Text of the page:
^{−1}. The calculated graphs of the FOM as a function of d depicted in Figure 5d show that magnetic resonances were more sensitive than electric ones, especially for very thin analyte layers. The highest FOM was attained at d = 0.3 µm: FOM ≈ 1670 (RIU·mm)

^{−1}.

#### 3.2. Asymmetric Spiral Disks with Shifted Center

_{Z}-field distribution of two nearby disks at 0.438 THz (Figure 6c) presumably corresponds to an electric sextupole hybrid mode. The FWHM(d) values plotted in Figure 7c are approximately the same as for the distantly spaced disks without shifted centers (see Figure 5c), while Δf(d) and S(d) (Figure 7a,b) are significantly larger. The greater sensitivity can be explained by the high-density arrangement of the disks, which enhances EM field localization near the PMS. The larger sensitivity yields the greater FOM. The highest FOM ≈ 2950 (RIU·mm)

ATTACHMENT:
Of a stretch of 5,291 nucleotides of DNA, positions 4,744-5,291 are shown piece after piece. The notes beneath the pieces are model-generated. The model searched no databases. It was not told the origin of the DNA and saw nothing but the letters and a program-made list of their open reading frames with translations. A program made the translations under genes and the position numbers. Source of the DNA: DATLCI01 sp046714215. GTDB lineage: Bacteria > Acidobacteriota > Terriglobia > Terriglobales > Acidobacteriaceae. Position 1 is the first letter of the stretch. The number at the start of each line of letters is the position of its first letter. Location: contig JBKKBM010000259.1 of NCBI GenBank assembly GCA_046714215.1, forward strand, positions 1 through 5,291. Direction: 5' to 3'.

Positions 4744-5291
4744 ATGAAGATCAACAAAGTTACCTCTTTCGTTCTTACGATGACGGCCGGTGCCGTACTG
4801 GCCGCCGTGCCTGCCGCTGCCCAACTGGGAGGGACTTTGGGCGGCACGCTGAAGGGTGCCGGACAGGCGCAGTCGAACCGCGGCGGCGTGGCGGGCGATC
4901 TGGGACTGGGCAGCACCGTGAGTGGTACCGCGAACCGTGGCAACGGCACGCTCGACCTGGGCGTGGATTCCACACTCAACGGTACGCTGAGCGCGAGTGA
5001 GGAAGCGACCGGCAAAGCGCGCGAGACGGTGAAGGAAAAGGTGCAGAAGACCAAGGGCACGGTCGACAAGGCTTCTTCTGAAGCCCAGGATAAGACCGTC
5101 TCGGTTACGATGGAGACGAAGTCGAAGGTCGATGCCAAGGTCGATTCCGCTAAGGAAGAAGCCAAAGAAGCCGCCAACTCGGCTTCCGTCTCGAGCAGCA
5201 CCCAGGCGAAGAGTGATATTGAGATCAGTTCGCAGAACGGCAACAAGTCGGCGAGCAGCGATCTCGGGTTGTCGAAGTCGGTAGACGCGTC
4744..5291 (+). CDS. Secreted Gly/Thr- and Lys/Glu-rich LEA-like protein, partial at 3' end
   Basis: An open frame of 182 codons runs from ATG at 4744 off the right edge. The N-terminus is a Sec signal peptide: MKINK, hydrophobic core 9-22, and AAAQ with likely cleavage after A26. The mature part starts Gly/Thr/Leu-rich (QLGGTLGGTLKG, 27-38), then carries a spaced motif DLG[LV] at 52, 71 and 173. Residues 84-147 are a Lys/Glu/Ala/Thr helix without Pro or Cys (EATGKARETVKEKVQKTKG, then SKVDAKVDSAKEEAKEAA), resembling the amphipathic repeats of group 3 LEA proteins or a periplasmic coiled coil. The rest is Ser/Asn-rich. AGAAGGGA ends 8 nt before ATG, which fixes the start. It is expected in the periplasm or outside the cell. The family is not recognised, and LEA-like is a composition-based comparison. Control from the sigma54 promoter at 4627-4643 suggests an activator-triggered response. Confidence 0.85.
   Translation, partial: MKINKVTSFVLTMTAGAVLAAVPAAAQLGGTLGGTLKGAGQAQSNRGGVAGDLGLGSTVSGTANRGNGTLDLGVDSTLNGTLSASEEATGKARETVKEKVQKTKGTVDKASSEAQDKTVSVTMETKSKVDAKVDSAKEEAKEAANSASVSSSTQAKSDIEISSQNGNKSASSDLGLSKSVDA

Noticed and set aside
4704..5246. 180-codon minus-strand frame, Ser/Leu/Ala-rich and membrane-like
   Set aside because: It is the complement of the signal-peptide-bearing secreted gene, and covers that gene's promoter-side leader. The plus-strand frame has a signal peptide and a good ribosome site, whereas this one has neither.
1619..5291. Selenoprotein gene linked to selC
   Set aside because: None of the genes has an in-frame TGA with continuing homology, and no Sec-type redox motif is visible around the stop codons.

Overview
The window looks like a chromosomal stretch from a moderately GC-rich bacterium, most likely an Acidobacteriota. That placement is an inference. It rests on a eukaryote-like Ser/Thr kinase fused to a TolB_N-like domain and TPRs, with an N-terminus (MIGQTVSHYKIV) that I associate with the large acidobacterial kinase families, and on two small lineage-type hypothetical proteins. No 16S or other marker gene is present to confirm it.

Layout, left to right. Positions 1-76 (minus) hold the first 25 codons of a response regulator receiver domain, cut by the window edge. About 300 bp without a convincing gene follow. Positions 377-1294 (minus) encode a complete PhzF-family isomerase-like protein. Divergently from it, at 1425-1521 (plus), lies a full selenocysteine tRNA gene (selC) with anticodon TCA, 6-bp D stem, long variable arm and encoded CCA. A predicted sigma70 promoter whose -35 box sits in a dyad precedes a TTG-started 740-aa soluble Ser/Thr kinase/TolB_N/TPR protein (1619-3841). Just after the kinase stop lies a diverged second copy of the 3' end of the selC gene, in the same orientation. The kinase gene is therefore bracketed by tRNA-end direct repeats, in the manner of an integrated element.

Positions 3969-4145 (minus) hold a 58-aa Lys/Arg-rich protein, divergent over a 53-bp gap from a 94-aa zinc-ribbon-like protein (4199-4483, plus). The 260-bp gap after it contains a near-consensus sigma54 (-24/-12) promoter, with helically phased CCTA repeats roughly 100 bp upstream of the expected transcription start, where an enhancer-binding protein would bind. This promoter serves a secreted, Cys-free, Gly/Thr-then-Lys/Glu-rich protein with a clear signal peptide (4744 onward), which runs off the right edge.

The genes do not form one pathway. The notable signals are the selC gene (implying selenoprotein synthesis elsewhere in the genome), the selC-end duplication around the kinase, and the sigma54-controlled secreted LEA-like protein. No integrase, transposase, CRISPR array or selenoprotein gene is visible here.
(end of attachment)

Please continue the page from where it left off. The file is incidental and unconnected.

^{−1}is reached at the smallest analyte thickness (d = 0.3 µm), which is ≈77% bigger than in the case of the distantly spaced disks. This result is comparable with the best FOM value (3450 (RIU·mm)

^{−1}) obtained at the same analyte thickness for a labyrinth metasurface absorber implemented with a similar fabrication techniques [16,35].

## 4. Conclusions

^{−4}λ) photoresist coatings increased with d, while approaching a constant at d = 50 µm. Dark magnetic modes excited on symmetric spiral disks with 90° C-resonators demonstrated very high FOM values, especially for the smallest thicknesses (1670 (RIU·mm)

^{−1}at d = 0.3 µm) due to a narrow resonance width. The hybrid high order mode resonances of asymmetrical densely packed spiral disks (with a shift of the disk center) showed about two times larger FOMs (up to 2950 (RIU·mm)